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CP-032 Evaluation of boosted protease inhibitor monotherapy with darunavir/ritonavir in hiv infected patients. study in a real life setting
  1. E Fernández Alonso1,
  2. G Verdejo Muñoz2,
  3. MJ Crusells Canales2,
  4. M Gimeno Gracia1,
  5. S Gamarra Calvo1,
  6. MA Alcácera López1
  1. 1Hospital Clínico Universitario Lozano Blesa, Pharmacy, Zaragoza, Spain
  2. 2Hospital Clínico Universitario Lozano Blesa, Infectious diseases department, Zaragoza, Spain

Abstract

Background Boosted protease inhibitor monotherapy may offer antiviral efficacy while reducing drug interactions, costs and toxicity in HIV infected patients.

Purpose The aim of this study was to assess the ef­ficacy of darunavir/ritonavir (DRV/r) monotherapy in a real life setting.

Material and methods A retrospective analysis of all HIV infected pa­tients, who had initiated DRV/r monotherapy between January 2009 and January 2016, was performed. Patients with previous virological control after the start, and those who were treated for at least one year with DRV/r, were included. Data analysed: sex, age, start reason, previous treatment, presence of blips and adherence based on the dispensations record of the previous 6 months. Additionally, the reason for discontinuation was analysed in those patients who discontinued treatment, and length of treatment with DRV/r was recorded. Finally, CD4 lymphocyte counts at the beginning and end of monotherapy or at the end of the study were recorded. Data were collected from clinical documentation and using computer tools(Farmatools and Intralab).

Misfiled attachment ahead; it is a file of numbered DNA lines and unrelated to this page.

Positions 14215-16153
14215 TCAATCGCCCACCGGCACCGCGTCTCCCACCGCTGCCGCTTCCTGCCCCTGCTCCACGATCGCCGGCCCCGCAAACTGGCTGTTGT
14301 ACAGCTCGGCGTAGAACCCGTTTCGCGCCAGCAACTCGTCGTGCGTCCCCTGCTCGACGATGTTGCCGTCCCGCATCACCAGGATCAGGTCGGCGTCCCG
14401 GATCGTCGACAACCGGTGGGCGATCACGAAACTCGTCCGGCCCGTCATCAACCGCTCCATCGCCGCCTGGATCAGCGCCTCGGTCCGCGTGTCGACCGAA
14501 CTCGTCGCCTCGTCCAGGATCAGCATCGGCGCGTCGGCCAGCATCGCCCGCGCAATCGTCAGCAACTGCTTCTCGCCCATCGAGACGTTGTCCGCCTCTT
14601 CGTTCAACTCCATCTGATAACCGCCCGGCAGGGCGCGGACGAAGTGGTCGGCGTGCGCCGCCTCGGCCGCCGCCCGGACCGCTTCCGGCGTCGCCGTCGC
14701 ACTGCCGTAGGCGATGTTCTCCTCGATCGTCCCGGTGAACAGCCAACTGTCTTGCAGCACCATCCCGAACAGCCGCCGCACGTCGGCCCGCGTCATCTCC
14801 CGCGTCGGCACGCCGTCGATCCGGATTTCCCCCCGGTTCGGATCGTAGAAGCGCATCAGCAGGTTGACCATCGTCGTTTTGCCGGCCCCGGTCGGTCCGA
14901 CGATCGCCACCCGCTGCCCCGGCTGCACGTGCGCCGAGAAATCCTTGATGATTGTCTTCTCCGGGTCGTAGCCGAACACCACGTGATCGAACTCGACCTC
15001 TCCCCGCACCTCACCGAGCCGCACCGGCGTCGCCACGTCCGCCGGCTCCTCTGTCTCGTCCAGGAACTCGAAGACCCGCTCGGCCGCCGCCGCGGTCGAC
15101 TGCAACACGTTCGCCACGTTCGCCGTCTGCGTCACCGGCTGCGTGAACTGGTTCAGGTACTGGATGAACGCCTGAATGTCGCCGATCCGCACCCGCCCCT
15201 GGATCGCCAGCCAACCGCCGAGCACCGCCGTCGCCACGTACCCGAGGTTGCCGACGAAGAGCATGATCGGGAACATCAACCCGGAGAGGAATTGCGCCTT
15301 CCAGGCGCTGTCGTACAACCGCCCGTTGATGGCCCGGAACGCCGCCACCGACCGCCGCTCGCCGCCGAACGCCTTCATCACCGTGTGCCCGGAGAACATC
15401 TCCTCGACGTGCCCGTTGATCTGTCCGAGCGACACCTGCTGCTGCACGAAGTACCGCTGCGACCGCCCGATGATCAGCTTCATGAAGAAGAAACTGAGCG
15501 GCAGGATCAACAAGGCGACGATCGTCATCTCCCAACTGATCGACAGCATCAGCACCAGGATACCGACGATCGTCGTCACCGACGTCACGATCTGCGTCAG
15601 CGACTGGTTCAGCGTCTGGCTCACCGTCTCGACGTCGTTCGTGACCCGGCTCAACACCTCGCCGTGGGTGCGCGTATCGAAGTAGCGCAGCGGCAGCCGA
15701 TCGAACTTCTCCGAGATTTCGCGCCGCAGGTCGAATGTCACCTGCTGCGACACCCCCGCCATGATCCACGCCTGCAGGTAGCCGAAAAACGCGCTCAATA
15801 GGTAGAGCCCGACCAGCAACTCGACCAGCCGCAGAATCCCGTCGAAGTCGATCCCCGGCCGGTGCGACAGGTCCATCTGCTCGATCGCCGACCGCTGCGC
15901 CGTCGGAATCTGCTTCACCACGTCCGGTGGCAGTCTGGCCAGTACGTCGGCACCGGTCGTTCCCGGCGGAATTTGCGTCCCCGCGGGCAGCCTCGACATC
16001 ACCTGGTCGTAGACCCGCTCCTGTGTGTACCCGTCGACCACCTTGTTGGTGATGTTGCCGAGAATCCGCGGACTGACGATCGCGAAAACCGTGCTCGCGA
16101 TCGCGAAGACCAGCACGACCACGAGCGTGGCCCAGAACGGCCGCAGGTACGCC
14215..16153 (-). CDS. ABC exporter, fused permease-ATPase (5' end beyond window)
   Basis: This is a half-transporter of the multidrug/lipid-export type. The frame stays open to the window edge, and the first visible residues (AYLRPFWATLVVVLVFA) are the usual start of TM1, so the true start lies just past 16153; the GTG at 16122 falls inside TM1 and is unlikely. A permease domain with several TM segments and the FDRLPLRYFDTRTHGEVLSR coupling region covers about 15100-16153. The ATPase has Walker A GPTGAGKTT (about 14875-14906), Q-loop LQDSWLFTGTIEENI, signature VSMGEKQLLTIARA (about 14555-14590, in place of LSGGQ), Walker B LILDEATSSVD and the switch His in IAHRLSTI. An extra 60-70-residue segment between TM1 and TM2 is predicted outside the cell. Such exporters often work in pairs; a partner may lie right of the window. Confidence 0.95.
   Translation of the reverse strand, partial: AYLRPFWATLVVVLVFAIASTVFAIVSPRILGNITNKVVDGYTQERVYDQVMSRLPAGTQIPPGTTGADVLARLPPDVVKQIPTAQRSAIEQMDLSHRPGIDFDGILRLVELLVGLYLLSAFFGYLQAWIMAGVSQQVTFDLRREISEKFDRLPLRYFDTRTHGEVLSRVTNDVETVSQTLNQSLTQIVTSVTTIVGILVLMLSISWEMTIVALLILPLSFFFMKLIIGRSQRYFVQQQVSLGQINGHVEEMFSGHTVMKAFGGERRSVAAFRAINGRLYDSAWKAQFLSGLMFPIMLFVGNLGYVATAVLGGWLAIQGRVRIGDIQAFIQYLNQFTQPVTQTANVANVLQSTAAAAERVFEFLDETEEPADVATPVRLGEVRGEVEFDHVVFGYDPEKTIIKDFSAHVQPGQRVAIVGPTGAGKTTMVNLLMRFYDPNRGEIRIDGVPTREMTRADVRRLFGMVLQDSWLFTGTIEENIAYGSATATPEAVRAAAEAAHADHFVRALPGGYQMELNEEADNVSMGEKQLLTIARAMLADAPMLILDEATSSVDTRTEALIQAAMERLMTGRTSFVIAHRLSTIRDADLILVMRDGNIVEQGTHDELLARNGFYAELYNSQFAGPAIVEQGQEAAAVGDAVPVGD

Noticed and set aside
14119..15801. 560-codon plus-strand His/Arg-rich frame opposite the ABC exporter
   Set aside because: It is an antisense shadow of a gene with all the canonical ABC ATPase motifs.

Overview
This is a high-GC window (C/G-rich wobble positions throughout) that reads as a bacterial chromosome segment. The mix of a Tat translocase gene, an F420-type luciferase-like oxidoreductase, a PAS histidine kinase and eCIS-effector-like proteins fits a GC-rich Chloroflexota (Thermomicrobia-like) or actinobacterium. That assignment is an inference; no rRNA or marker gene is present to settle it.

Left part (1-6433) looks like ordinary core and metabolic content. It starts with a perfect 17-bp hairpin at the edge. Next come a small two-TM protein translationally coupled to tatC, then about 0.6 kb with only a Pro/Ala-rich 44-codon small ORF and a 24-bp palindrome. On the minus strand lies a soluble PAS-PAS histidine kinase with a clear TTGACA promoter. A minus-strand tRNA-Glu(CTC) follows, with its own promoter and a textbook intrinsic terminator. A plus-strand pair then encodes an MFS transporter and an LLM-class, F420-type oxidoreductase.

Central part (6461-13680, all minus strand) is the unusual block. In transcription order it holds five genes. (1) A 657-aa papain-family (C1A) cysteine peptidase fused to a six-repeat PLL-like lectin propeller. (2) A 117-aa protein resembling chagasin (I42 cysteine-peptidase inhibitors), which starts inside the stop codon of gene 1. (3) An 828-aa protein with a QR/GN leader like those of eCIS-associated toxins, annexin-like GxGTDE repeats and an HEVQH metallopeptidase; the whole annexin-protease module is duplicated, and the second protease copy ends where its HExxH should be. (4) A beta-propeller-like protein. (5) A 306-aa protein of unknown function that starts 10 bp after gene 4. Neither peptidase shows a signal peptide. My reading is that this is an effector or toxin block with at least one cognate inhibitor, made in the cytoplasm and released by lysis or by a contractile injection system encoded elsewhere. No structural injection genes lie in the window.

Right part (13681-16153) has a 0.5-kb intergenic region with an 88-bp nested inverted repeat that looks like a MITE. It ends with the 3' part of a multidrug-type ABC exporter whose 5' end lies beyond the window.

Results 53 patients started treatment with DRV/r. 71.6% (38) were men and mean age was 48 years. The reason for starting was for treatment simplification in 44%, renal impairment in 17%, gastrointestinal symptoms in 17%, dyslipidaemia in 11% and neuropsychiatric symptoms in 11.0%. Regarding previous treatment, 49.0% (26) had received triple therapy 2ITIAN+PI/r, 26.4% (14) 2ITIAN+1ITINN, 17.0% (9) PI/r (LPV/r) and 7.6% (4) different combinations. 84.0% had superior treatment adherence (90.0%). 60.4% (32) continued with DRV/r until January 2016 with a mean duration of 37.7 months. 37.5% (12) had blips in some of the controls, but in no case was this the reason for discontinuation. 39.6% (21) discontinued treatment with an average duration of 19.4 months. The reasons for discontinuation were toxicity in 9 patients (4 gastrointestinal, 2 renal, 1 neurologic, 1 interactions and 1 gestation), loss to follow-up/death in 6, blips in 4 and virological failure in 2. Mean baseline CD4 DRV/r was 693 000/mm3, maintaining ultimate control favourably with 693 000/mm3. No protease inhibitor mutations were detected.

Conclusion Boosted protease inhibitor monotherapy with DRV/r was effective in a real life setting. About 40% of patients changed to DRV/r, but neither virological failure nor blips were the fundamental reasons for change.

No conflict of interest

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